Next Time, What Say We Boil a Consultant

Consultant Debunking Unit

According to consulting lore, corporate change all boils down to frogs.


In case you haven’t heard it (and who hasn’t? the frog story ranks number one on the change hit parade), Manfred Kets de Vries published the fable in his recent book, “Life and Death in the Executive Fast Lane”:

“Take a pot of hot water and a frog. Throw the frog into the pot. What do you think will happen? The obvious, of course: the frog will jump out. Who likes hanging around in a pot of hot water? Now … [t]ake a pot of cold water, put the frog in it, and place the pot on the stove. Turn on the heat. This time something different will occur. The frog, because of the incremental change in temperature, will not notice that it is slowly being boiled. Unfortunately, many organizations, as they grow, begin to resemble the boiled frog.”

Fast Company’s investigative team, the “Consultant Debunking Unit”, put the frog story to the test.

First we spoke with national scientific authorities. According to Dr. George R. Zug, curator of reptiles and amphibians, the National Museum of Natural History, “Well that’s, may I say, bullshit. If a frog had a means of getting out, it certainly would get out. And I cannot imagine that anything dropped in boiling water would not be scalded and die from the injuries.”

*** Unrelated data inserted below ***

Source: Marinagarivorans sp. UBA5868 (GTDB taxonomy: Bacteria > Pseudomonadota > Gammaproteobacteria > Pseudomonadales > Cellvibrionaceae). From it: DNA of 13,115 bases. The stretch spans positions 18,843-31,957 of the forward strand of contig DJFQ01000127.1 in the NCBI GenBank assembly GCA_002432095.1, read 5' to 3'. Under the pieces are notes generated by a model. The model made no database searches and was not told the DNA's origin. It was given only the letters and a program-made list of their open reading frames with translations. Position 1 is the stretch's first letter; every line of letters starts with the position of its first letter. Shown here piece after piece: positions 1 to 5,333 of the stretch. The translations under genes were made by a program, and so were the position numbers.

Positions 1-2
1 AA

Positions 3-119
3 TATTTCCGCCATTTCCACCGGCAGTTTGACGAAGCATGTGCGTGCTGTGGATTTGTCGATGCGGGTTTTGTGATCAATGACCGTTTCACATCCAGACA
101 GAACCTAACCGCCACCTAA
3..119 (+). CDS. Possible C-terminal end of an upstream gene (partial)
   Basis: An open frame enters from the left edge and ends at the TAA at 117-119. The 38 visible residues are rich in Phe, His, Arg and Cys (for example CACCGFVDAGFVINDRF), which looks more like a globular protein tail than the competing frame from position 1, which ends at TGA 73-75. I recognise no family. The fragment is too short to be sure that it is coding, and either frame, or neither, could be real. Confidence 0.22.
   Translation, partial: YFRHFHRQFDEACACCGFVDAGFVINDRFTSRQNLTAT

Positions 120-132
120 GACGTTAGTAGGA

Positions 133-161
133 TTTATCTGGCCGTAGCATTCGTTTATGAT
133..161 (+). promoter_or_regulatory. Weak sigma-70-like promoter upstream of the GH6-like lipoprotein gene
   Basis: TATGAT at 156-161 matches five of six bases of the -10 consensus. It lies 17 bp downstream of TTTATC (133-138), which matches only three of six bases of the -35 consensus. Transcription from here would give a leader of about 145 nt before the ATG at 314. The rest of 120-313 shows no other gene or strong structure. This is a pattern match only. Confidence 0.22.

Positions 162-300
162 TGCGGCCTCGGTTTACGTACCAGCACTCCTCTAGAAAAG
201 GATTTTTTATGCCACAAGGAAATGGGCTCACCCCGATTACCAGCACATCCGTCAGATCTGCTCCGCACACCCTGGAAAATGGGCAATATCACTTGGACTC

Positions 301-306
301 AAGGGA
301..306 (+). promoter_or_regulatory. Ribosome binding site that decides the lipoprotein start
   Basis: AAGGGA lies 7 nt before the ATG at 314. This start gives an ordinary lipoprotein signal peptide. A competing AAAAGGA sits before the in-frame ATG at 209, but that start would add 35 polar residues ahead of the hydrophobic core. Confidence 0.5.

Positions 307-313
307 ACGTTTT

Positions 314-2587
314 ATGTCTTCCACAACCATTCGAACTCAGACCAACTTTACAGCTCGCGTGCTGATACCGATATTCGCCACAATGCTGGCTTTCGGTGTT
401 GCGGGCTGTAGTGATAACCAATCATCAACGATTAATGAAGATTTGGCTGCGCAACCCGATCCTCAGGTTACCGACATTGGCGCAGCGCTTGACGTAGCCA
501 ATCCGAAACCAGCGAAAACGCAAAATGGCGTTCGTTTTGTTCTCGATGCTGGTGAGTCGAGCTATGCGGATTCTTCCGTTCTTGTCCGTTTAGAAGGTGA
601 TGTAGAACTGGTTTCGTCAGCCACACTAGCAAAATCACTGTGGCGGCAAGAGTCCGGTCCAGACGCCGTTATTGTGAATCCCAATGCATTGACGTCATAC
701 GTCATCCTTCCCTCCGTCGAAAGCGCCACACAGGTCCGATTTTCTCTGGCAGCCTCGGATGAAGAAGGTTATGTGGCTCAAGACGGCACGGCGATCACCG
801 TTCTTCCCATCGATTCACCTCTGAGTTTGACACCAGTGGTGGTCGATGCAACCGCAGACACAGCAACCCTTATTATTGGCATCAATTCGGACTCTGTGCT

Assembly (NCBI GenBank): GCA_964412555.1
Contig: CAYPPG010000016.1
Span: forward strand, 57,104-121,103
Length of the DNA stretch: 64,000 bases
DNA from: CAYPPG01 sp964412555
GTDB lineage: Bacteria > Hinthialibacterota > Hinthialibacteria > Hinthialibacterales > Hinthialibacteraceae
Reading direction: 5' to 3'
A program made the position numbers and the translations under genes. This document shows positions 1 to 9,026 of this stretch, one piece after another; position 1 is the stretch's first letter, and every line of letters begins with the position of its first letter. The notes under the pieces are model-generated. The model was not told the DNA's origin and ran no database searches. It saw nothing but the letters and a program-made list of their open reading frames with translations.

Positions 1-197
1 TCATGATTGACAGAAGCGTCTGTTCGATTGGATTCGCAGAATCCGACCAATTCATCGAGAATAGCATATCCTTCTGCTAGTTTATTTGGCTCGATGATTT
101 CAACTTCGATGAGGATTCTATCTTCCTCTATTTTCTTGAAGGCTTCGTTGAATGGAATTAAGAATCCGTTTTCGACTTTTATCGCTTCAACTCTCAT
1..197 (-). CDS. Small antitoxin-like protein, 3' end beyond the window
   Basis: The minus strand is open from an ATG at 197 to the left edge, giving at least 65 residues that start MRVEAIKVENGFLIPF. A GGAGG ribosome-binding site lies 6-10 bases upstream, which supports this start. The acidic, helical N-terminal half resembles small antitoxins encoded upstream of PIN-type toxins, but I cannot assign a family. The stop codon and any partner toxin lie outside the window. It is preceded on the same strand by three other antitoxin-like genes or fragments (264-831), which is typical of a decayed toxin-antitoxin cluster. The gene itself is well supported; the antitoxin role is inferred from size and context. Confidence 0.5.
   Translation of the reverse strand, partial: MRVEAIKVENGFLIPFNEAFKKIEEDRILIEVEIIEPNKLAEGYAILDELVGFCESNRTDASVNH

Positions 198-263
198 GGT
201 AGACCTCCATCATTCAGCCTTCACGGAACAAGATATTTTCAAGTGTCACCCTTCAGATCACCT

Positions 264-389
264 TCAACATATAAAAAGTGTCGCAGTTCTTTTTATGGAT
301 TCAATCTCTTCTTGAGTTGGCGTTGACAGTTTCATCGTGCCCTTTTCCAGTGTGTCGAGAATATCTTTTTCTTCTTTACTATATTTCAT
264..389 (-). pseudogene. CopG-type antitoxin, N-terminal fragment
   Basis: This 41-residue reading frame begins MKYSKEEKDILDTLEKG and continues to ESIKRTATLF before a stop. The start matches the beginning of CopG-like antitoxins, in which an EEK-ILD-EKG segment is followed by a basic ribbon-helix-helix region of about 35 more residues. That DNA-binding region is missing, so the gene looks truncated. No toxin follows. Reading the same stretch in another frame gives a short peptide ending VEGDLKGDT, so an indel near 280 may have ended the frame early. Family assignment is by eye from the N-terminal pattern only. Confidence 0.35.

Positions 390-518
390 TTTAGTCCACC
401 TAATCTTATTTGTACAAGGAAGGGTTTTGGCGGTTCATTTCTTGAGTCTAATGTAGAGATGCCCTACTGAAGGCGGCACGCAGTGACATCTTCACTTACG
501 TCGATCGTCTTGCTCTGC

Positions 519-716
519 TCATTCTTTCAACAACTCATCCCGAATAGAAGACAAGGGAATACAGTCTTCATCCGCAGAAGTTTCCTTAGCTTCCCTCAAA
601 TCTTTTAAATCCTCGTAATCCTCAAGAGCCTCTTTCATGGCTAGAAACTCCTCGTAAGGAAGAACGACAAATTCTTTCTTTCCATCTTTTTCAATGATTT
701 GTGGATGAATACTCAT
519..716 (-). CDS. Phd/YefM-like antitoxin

Professor Doug Melton, Harvard University Biology Department, says, “If you put a frog in boiling water, it won’t jump out. It will die. If you put it in cold water, it will jump before it gets hot — they don’t sit still for you.”

We then called on our Testing Laboratory to conduct an empirical test. Participating were Thomas Hout, vice president of the Boston Consulting Group and coauthor of “Competing Against Time”; and J. Debra Hofman, research associate at MIT’s Center for Information Systems Research and coauthor of “Implementing Radical Change: Gradual Versus Rapid Pace.”


We placed Frog A into a pot of cold water and applied moderate heat. At 4.20 seconds, it safely exited the pot with a leap of 24 centimeters. We then placed Frog B into a pot of lukewarm water and applied moderate heat. At 1.57 seconds, it safely exited the pot with a leap of 57 centimeters.

How did our expert interpret this triumph of science? “There are certain cases where gradual change is almost preferred,” Hofman commented. “The change myth assumes a very narrow view of people. If frogs can do it, people definitely can.”